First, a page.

#13 Simchat Torah

#13 Simchat Torah

581020_240350979423991_1723596420_nSimchat Torah  (Hebrew: שִׂמְחַת תּוֹרָה, lit., “Rejoicing of/[with the] Torah”) is a Jewish holiday that celebrates and marks the conclusion of the annual cycle of public Torah readings, and the beginning of a new cycle. Simhat Torah follows immediately after the festival of Sukkot in the month of Tishrei, occurring in mid-September to early October.

The main celebration of Simhat Torah takes place in the synagogue and is the only time of year on which the Torah scrolls are taken out of the ark where it is customary to read the last parashah of Deuteronomy and the first parashah of Genesis in the synagogue. On each occasion, when the ark is opened, the worshippers leave their seats to dance and sing with the Torah scrolls in a joyous celebration that can last for several hours.

 


#1 WATCH: Simchat Torah Celebrated In Tel Aviv, Israel


#2 STUDY

The Simhat Torah festivities begin with the evening service. All the synagogue’s Torah scrolls are removed from the ark and are carried around the sanctuary in a series of sevenhakafot (circuits). Although each hakafa need only encompass one circuit around the synagogue, the dancing and singing with the Torah often continues much longer, and may overflow from the synagogue onto the streets.

 

 

 


#3 WATCH: Endings and Beginnings – Explaining Simchat Torah with Parashat Bereshit

#4 A SIMCHAT TORAH TALE:

Once there was a king and queen who were childless for many years. In desperation, they visited a wise, old man who gave them a powerful blessing, but with one condition. If a daughter were to be born to them, no man must see her until her wedding day, lest she die! When the queen gave birth to a baby girl, a secluded island was prepared on which the princess would live.

After many years, the princess came of age. The king approached a nobleman whom he respected and suggested that he marry his daughter.

“Certainly!” was the enthusiastic response.

“When can I meet her?”

The king then explained that his daughter could not be seen before her wedding day. Surprised by this answer, the nobleman declined the match. Perhaps the princess was unpleasant or ugly, or perhaps she was scarred with some terrible defect. None trusted the king’s promise that she was beautiful and kind.

Finally, the last man the king approached told the king that he was greatly honored by the offer. If the princess had the character of her royal parents, then he would be delighted to marry her – even without seeing her before the wedding day.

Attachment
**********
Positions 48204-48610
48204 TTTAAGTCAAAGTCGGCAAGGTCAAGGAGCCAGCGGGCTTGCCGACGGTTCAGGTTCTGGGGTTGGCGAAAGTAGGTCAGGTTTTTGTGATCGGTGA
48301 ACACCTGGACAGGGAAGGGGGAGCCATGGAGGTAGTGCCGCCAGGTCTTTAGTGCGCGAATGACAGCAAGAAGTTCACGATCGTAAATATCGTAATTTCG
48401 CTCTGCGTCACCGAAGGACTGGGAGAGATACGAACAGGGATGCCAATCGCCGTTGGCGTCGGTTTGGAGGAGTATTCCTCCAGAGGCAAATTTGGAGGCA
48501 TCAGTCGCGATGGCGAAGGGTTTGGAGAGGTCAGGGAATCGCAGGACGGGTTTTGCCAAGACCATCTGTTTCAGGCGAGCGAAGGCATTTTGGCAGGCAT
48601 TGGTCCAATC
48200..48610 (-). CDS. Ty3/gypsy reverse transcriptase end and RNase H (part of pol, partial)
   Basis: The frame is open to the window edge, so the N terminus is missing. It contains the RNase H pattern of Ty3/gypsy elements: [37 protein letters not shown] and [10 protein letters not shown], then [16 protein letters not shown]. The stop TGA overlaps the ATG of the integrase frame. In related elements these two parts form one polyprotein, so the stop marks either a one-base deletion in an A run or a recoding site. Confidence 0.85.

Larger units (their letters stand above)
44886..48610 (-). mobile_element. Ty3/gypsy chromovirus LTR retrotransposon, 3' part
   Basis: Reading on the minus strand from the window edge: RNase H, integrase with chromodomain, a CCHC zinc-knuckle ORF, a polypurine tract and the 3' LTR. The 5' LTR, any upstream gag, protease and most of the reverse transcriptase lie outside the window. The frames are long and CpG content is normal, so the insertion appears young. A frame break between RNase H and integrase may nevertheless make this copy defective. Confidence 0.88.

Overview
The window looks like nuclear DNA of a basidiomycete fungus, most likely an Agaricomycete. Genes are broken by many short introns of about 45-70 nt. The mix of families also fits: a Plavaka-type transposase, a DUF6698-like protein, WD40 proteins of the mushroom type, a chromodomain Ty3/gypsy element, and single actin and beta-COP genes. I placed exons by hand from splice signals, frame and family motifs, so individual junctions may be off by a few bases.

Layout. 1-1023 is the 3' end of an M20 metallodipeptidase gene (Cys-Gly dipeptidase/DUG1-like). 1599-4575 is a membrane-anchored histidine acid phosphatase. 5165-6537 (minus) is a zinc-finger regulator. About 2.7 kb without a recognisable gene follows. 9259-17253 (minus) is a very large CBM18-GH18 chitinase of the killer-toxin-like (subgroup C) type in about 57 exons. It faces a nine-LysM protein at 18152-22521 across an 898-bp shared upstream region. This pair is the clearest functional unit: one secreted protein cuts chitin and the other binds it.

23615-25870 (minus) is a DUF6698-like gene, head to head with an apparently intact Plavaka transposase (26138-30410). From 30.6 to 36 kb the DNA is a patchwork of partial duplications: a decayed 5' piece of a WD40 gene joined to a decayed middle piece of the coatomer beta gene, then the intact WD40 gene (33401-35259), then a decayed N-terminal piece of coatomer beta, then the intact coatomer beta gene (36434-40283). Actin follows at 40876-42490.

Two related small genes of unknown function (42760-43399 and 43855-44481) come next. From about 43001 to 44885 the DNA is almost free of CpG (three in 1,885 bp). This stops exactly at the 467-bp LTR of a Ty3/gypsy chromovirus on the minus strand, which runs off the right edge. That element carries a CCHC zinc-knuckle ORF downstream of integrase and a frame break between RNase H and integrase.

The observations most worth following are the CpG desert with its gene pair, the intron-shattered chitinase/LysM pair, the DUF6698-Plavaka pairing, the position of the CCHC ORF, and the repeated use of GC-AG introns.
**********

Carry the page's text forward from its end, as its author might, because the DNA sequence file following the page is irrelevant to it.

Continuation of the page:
A date was set and the whole world was invited to the celebration. A marvelous time was had by all… except the groom! He was overcome with anxiety. He had, until then, hidden his fears over not having met his future bride. But during the wedding, the tension showed. Even after the wedding, the groom remained apprehensive. He feared that, although she was beautiful, perhaps an inner ugliness would surface.

The groom’s fears, however, were groundless. The princess was a true gem, a beautiful person inside and out. Over time, he came to appreciate more and more deeply his wife’s beauty, charm, and wisdom. Each day, another wondrous facet of the princess was revealed.

Rabbi Jacob ben Wolf Kranz explained that when the Torah was offered to the world, the nations had many questions about its contents. The Jewish people, however, were committed to keeping it, even before understanding everything it contained


#5 WATCH: Get Up for Simchat Torah


#6 WATCH: The End of the Torah…

# 6 Review and Response

1. What does Simchat Torah translate to in English?
2. What are two of the customs on Simchat Torah?
3. Why do people dance with the Torah on Simchat Torah?
4. What is the Hebrew word for dancing around with the Torah?
5. What is Parashat Bereshit about?
6. When creating things, God said things were “Ki Tov.” What does ki tov mean?


Need some help? We’re here for you. At any time, if you have any questions, please contact one of our teachers so we can help you. Also, at the end of the session, remember to review your responses in your Tamid Workbook so you can get credit for this lesson. Behatzlacha (Hebrew for good luck)! You can reach Sarah at (646)360-0689 or connect@tamidnyc.org